Undergraduate Handbook 

The Undergraduate Handbook contains current information about 

  • History degree requirements
  • Prerequisites
  • Current course offerings with times, instructors, and descriptions.

Research and Writing

Guide to Historical Research and Writing

The History Department has adopted Mary Lynn Rampolla’s Pocket Guide to Writing in History for use in all undergraduate courses. Please refer to this book for tips on researching and writing history papers, and for information about how to format footnotes and bibliographies. The University bookstore usually has this title in stock or can order it for you.

Using the Library

The U of S library contains discipline specific research guides to help you track down sources, cite documents, and plan research papers.

Writing Centre

Do you need help with your writing? Peer tutoring is available to University of Saskatchewan undergraduate students! You can drop by the Writing Centre at the Murray Library (room 142), submit your work online, or schedule an appointment with a peer tutor. You can get help at any stage of the writing process, from interpreting assignment instructions to improving your proofreading skills. All tutors are U of S graduate students. Tutoring is free, confidential and friendly.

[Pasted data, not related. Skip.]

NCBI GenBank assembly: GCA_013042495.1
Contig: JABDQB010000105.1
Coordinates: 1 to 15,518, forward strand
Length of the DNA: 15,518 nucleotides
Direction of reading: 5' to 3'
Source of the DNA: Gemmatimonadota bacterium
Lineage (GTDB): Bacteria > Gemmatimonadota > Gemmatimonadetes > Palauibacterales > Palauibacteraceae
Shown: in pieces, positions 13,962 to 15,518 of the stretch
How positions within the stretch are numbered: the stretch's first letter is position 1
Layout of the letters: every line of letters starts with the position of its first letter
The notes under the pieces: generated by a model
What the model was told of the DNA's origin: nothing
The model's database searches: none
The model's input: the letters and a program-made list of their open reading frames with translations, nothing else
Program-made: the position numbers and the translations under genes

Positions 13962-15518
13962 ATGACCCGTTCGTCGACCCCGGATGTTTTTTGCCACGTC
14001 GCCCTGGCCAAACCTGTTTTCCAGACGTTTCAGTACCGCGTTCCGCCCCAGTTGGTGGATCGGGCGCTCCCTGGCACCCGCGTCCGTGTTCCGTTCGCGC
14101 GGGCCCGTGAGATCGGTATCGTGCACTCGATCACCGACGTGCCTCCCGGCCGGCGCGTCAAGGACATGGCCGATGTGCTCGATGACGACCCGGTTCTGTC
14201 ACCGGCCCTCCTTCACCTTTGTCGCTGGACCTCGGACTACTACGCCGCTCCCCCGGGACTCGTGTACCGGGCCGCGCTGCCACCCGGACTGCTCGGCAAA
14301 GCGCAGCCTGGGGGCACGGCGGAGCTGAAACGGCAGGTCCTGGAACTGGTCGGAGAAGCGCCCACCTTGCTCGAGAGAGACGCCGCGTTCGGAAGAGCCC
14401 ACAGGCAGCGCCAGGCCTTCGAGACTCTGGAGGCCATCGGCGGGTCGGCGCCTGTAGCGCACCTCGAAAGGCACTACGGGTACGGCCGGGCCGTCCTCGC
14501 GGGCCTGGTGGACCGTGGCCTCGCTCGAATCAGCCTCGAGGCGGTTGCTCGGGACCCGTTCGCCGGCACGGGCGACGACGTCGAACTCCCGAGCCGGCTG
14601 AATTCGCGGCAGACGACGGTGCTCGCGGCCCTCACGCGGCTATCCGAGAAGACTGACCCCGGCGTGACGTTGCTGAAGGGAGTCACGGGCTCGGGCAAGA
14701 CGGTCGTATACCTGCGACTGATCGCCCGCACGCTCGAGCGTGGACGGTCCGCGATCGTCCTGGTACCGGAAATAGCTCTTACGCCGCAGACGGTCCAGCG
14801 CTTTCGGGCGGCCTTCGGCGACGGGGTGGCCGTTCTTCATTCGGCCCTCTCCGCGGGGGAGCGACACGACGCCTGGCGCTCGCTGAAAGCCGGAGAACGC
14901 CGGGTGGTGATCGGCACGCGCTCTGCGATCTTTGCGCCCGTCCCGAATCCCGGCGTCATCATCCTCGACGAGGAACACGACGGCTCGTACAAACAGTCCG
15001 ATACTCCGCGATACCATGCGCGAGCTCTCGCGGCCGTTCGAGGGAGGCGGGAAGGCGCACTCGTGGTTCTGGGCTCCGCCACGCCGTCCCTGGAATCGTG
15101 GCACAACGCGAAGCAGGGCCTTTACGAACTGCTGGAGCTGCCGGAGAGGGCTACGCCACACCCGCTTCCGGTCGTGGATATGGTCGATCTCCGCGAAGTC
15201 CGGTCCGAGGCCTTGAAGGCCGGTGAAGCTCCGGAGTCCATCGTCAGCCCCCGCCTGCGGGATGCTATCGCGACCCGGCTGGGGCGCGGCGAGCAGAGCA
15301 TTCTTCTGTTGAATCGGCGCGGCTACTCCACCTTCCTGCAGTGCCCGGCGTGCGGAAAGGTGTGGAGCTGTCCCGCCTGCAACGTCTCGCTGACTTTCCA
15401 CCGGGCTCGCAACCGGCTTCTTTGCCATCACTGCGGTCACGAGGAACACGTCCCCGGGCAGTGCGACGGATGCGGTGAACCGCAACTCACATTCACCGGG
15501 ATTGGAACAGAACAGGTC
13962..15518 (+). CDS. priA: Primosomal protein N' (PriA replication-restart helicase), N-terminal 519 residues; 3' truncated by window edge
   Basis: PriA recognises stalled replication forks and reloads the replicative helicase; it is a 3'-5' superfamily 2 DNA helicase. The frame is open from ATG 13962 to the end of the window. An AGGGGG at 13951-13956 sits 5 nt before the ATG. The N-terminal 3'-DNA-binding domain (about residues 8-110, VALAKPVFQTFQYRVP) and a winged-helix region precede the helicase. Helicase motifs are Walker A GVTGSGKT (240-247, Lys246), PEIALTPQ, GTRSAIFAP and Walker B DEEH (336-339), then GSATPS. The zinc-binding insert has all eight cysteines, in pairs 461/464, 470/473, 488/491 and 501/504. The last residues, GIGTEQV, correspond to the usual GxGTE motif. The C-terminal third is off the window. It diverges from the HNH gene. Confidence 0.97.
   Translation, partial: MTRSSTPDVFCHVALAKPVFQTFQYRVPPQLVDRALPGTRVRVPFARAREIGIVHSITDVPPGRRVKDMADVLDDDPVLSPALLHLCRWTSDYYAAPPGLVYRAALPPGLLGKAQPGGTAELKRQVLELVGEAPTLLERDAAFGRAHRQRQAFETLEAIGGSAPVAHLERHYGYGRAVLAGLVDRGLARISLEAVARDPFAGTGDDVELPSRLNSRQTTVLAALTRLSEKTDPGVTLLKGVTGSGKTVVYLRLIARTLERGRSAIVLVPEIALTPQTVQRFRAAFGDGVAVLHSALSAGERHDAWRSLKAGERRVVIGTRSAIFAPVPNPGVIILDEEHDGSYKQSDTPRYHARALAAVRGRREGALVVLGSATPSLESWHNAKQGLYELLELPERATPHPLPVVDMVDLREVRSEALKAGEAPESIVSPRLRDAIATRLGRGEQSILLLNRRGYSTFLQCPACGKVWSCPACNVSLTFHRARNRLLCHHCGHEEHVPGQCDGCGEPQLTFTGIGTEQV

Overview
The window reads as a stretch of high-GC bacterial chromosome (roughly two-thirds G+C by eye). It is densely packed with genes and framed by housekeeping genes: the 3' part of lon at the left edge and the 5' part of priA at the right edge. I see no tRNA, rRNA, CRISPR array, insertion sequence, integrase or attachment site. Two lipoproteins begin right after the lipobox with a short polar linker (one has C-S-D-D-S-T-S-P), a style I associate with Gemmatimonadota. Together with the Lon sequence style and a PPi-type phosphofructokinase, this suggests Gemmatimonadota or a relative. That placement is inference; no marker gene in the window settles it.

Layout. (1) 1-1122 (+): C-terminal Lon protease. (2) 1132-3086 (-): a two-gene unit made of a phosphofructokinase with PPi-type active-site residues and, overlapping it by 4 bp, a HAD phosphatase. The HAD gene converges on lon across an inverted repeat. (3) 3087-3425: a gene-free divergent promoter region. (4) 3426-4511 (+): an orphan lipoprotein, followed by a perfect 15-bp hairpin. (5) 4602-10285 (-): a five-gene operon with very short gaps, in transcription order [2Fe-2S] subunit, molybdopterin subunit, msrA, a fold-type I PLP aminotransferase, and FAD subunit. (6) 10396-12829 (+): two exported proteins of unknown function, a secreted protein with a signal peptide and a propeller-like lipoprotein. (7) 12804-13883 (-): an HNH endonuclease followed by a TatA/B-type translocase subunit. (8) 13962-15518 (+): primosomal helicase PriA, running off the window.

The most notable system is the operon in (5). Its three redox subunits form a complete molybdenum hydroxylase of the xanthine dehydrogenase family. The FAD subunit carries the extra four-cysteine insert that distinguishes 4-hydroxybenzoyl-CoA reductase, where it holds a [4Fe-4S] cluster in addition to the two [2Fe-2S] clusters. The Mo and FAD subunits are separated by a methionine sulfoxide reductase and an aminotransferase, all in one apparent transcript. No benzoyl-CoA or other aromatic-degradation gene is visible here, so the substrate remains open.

The Writing Centre also offers workshops and other resources that are designed to help you refine your writing. 

For more information, visit the Writing Centre's home page, or contact the Writing Help Coordinator ( 

Academic Integrity, Plagiarism, and Appeals

It is important that students read and understand the University’s regulations governing academic misconduct, which apply to all University courses. Plagiarism is one of 23 examples of misconduct that are outlined in these regulations. Because it concerns the use of sources in the production of one’s own work (term essays, prepared in-class essays, take-home exams, book reviews, historiographic overviews, artistic or historical reproductions, and any other written requirements), a clear understanding of plagiarism is particularly important in History and CMRS courses, where such work often constitutes an important component of the course. Accordingly, every student must understand the distinction between plagiarism and the legitimate use of external sources. As stated in the University’s regulations:

“Plagiarism is the presentation of the work or idea of another in such a way as to give others the impression that it is the work or idea of the presenter. Adequate attribution is required. What is essential is that another person have no doubt which words or research results are the student’s and which are drawn from other sources. Full explicit acknowledgement of the source of the material is required.

Examples of Plagiarism are:

  1. The use of material received or purchased from another person or prepared by any person other than the individual claiming to be the author.
  2. The verbatim use of oral or written material without adequate attribution.
  3. The paraphrasing of oral or written material of other persons without adequate attribution. It is also unethical to submit the same essay to two different classes, unless you have made a special arrangement with the instructors of both classes.